Pastoral Care

pastoral/spiritual care

Confession: Good for the Soul?

Confession is good for the soul.  That’s a saying I have heard my whole life.  I still don’t know if that’s true or not.  As I write, there are two national stories where very public and famous sports persons have given testimony, interviews, denials and even apologies about what each one did or did not do in the course of their lives and athletic journeys.  It has been “dramatic” to say the least to listen, wonder, question, and even doubt what one or both were saying.  All of us can make up our own minds, but the stories have convinced me once again that there are usually multiple sides of stories and the truth has to be discovered, discerned, and found. It’s not an easy search.  Just ask ESPN reporter Jeremy Schaap or better yet listen to him as he tries to explain the story, crafted word by crafted word, and even after that one is left wondering if there is more to the story. 

When great athletes either stumble or fall, it becomes big news.  The stories about Manti Te’o and Lance Armstrong prove that fact this week.  Fame has its price.  Sometimes it’s a steep price as people have to give account and even public confession about what they did or did not do.  I don’t even know all the feelings I have felt this week.  I have emotions like sadness, disdain, disgust, and sympathy to name a few.  My emotions have been all over the map as I listened to them both give their story and give their confession.  Confession literally means “to admit” or “to acknowledge.”  The great religions of the world, especially Judaism and Christianity (the ones I know most about), give credence to confession.  Acknowledging one’s own sins or shortcomings is therapeutic for the mind, body and soul.  There are times when guilt and sorrow overwhelm all of us—even the best people in the world are not perfect.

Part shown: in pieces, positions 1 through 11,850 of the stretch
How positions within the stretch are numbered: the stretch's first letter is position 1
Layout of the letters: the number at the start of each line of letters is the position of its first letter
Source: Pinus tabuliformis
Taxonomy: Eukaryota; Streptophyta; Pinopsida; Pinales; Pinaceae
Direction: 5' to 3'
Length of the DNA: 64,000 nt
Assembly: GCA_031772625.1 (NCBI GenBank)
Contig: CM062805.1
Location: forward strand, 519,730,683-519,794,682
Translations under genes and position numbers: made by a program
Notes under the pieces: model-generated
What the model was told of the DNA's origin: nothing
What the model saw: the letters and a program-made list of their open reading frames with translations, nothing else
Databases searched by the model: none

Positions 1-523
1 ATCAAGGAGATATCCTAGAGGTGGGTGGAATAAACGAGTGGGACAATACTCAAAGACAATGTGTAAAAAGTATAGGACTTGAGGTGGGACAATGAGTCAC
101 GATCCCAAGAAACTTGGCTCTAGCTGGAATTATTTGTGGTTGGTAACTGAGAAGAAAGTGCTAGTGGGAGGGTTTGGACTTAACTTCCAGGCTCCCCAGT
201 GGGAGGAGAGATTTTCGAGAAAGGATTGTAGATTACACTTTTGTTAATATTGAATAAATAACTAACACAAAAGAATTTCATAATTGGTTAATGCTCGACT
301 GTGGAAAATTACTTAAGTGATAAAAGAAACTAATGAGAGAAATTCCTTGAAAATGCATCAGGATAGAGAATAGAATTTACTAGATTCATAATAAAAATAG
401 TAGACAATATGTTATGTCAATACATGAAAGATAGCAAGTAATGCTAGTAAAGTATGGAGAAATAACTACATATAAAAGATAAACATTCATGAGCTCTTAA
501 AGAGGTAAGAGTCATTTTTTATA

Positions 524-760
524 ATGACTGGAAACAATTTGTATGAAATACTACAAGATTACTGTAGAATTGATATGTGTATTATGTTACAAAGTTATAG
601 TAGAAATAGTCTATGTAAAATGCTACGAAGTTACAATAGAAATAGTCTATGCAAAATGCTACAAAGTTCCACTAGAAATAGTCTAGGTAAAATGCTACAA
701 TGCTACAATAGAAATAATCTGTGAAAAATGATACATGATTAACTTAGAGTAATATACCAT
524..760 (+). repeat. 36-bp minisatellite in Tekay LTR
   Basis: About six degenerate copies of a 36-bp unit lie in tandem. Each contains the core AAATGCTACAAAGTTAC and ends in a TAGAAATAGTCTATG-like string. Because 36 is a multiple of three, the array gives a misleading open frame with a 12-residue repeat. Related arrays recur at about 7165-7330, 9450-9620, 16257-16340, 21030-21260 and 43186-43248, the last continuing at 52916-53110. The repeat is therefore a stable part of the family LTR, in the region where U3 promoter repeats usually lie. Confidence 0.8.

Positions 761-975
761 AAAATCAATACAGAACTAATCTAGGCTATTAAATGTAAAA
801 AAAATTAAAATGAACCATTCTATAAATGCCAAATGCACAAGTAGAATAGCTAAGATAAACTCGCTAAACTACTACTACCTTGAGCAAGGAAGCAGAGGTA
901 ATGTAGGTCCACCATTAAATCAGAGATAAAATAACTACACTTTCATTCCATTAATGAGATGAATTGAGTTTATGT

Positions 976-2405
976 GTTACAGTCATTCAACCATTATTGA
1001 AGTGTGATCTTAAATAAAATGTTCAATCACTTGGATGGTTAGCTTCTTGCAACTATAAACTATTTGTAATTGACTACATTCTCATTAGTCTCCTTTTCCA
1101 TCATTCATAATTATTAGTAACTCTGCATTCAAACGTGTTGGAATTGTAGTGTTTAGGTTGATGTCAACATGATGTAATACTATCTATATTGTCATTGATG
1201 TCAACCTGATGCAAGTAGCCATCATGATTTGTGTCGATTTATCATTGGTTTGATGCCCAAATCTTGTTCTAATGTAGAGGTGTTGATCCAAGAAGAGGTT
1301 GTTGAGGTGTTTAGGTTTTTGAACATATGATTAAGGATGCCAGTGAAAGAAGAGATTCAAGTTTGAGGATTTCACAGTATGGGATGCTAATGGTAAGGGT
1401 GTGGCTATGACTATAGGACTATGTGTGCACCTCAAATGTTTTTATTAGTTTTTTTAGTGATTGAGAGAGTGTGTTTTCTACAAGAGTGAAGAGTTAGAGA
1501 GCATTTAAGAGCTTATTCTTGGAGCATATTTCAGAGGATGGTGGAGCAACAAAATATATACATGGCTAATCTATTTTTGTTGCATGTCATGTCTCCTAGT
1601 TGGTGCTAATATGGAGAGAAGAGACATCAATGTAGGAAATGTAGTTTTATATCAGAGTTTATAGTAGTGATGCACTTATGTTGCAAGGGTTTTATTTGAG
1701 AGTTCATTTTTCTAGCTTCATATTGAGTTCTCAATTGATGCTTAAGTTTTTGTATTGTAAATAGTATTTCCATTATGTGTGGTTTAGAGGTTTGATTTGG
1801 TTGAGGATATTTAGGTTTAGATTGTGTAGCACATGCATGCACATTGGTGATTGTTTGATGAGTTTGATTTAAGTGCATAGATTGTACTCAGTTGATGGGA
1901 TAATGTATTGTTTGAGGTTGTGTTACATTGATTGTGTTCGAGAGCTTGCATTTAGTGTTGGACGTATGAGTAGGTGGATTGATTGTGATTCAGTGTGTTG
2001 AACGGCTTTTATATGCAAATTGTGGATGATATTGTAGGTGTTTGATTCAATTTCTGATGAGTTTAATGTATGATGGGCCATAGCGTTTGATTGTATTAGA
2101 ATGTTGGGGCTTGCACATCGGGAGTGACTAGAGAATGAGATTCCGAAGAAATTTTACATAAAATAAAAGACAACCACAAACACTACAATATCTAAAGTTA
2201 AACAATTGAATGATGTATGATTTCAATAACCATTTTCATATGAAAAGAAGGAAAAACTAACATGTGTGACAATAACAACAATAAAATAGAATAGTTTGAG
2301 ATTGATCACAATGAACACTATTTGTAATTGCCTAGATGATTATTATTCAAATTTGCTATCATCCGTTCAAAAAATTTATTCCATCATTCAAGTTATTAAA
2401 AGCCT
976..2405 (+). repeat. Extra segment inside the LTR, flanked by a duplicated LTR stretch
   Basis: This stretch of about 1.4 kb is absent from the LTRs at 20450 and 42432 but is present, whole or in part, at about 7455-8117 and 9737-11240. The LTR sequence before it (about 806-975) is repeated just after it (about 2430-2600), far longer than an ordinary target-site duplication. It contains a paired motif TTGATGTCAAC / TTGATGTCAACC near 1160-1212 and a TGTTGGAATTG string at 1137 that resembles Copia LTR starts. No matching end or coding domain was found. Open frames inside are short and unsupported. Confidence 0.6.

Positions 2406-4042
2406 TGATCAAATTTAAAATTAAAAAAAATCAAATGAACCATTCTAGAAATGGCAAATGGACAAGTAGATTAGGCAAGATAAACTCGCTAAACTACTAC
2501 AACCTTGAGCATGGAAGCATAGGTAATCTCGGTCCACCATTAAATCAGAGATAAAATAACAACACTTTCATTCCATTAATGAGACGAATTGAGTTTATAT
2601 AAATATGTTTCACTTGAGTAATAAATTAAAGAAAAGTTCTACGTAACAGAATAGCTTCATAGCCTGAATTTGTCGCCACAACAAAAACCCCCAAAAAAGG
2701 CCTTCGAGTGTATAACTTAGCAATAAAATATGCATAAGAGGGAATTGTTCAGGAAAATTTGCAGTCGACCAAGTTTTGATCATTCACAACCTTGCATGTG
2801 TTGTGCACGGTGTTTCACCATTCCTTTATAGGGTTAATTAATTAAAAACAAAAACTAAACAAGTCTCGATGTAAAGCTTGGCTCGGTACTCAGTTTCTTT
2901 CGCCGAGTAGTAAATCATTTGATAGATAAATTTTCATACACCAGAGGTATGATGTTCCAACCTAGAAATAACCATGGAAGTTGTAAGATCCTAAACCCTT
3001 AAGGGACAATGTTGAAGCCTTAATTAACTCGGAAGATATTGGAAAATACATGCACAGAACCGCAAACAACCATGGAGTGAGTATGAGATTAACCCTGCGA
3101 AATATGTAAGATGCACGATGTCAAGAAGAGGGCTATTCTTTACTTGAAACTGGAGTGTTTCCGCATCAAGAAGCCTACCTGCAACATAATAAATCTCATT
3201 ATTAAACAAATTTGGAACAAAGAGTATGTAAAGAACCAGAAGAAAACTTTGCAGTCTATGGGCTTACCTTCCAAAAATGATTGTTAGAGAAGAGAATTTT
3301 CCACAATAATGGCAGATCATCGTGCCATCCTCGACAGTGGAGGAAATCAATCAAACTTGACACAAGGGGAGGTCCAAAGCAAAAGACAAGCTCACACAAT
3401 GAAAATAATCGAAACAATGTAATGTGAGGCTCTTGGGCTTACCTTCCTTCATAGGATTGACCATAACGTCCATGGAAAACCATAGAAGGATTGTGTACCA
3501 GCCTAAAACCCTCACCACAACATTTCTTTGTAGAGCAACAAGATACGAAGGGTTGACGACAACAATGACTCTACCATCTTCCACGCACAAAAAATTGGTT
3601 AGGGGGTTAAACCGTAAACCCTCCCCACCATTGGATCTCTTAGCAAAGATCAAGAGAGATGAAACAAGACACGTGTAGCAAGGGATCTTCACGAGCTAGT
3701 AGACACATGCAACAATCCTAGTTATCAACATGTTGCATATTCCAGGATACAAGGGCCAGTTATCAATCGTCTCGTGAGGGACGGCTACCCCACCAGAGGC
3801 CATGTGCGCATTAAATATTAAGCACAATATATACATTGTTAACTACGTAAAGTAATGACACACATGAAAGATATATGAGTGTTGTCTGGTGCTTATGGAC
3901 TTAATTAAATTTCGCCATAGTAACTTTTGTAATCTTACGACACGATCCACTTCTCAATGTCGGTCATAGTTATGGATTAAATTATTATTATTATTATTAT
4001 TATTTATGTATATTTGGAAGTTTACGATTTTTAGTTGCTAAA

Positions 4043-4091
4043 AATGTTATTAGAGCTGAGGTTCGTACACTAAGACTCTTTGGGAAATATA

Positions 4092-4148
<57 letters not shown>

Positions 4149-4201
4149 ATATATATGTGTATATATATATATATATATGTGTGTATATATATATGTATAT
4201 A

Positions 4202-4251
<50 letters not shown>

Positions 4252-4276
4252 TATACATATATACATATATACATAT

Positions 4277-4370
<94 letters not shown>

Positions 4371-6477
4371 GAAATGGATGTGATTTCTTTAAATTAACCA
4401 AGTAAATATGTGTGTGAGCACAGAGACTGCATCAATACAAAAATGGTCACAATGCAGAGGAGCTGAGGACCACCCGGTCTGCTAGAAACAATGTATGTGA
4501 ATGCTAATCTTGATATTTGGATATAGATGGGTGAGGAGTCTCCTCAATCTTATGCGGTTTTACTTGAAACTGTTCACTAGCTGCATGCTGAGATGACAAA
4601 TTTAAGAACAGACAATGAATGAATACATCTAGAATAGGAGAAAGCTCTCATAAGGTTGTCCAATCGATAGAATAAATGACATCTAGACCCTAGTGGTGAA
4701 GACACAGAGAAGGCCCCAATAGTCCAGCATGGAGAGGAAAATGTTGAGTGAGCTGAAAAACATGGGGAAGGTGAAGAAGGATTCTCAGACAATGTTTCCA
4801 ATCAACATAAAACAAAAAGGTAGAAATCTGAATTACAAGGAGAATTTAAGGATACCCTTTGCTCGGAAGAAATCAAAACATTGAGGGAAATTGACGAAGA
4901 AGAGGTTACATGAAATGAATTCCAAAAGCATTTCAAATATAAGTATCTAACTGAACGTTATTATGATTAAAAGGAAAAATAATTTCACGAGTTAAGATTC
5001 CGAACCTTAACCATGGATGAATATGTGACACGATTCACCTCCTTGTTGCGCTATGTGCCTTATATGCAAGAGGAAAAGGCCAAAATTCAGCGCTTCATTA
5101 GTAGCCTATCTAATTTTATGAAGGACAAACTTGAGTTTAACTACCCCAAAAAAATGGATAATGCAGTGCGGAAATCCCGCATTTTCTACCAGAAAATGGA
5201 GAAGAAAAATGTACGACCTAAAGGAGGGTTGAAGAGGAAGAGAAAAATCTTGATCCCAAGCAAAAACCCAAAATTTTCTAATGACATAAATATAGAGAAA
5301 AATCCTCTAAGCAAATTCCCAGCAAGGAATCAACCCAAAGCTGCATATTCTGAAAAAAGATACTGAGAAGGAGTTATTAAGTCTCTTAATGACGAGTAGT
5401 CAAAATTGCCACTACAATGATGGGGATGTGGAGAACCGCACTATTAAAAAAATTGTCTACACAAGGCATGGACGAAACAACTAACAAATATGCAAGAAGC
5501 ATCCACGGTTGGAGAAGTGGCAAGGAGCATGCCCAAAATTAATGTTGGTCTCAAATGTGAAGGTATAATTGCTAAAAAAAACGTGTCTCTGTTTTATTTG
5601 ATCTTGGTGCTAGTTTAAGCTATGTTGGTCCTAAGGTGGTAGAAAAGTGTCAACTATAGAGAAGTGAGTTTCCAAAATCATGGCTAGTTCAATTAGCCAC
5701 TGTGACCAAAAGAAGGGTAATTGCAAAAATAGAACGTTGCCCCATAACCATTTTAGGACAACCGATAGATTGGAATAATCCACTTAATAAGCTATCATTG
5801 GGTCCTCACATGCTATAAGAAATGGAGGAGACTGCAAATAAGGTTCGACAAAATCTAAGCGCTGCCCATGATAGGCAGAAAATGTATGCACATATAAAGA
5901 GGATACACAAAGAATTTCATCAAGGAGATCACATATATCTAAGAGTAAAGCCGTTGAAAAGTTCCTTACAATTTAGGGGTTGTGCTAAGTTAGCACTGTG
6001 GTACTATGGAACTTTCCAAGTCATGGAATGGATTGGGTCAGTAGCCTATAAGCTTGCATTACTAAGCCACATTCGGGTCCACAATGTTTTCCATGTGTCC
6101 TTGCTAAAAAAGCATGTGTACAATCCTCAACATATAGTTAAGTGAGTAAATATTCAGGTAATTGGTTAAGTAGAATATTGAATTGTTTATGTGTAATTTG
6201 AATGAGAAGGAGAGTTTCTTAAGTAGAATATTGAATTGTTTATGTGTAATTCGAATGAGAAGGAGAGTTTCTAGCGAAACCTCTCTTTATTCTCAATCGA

Some of the video and testimony by both athletes has been rather unbelievable at times.  I mean that literally.  Their confession did not seem genuine.  Other times I found myself feeling sorrow and empathy toward them.  In one particular clip of the cyclist and cancer-fighting foundation icon I heard Lance Armstrong talk about his son and his son’s willingness to “take up for his dad” and to “defend his dad.”  It was powerful to see the tear in Lance’s eye as he told his son, “You don’t have to defend me anymore.”  I was greatly moved.  It was one of the spots where Lance was broken and emotionally moved.  I could not think of a better place for him to start than by telling and confessing to his son that he no longer had to defend his dad.   Granted it’s only one part of “confession as whole,” yet I was moved as I heard a father tenderly caring for his son.  I was moved to hear Armstrong admit that he was willing to start the journey of being more truthful and upfront beginning with a relationship with his son. 

I really wish that Te’o and Armstrong did not have to deal with so much public scrutiny.  It must be difficult.  This week has taught me to watch my words and to watch my “truth telling.”    I have been changed on the inside watching and listening to the confession and admission of two very gifted and talented men.   I am sure there is something for all of us to learn as each has tried to “admit” and to “acknowledge” their shortcomings.

Dear God.  Give me strength and courage to admit my faults.  May your grace and help be always present in my struggles and when I need you.  Amen.

-- Chaplain George M. Rossi
 
 
 

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